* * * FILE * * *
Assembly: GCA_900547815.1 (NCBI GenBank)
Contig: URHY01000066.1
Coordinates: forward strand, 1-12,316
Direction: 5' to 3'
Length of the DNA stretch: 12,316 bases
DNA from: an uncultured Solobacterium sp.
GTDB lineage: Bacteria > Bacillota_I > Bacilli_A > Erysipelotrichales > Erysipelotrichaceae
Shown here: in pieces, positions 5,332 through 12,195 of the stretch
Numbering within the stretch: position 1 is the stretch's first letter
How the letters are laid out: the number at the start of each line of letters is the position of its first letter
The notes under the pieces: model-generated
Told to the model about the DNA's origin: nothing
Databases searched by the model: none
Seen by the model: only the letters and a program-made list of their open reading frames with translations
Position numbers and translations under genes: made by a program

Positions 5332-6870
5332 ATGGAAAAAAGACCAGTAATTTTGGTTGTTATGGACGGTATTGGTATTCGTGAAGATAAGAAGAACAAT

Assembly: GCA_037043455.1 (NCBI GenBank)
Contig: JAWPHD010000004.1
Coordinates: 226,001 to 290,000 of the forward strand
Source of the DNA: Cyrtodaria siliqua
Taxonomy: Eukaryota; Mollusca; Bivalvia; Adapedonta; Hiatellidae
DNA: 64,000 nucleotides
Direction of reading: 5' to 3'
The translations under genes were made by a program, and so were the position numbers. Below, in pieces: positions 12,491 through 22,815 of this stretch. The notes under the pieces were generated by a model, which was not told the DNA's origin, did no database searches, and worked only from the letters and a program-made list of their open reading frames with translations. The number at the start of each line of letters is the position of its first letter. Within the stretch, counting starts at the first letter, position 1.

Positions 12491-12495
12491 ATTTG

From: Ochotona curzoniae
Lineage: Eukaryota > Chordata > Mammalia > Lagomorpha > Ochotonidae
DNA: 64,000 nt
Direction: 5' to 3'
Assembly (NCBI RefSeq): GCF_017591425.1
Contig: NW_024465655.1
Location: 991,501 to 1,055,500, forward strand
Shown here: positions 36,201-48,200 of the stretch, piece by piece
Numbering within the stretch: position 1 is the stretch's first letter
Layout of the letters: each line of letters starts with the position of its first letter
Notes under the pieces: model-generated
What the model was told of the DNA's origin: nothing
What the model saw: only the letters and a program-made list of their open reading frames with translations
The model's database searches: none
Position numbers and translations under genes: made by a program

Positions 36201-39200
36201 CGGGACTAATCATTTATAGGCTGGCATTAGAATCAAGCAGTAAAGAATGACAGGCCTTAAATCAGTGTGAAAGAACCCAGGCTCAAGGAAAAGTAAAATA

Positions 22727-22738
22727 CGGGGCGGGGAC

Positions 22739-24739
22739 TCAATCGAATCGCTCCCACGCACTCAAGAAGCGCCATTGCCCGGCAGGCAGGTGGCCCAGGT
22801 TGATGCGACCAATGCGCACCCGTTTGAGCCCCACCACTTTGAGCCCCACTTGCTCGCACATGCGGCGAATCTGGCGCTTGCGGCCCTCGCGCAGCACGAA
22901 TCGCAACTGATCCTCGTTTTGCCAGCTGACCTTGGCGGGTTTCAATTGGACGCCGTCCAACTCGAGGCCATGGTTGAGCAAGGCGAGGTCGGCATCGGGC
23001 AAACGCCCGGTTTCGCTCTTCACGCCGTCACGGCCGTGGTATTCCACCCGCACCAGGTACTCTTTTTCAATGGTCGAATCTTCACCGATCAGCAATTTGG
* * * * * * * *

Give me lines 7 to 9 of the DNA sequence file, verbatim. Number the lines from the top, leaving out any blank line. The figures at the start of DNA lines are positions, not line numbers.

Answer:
GTDB lineage: Bacteria > Bacillota_I > Bacilli_A > Erysipelotrichales > Erysipelotrichaceae
Shown here: in pieces, positions 5,332 through 12,195 of the stretch
Numbering within the stretch: position 1 is the stretch's first letter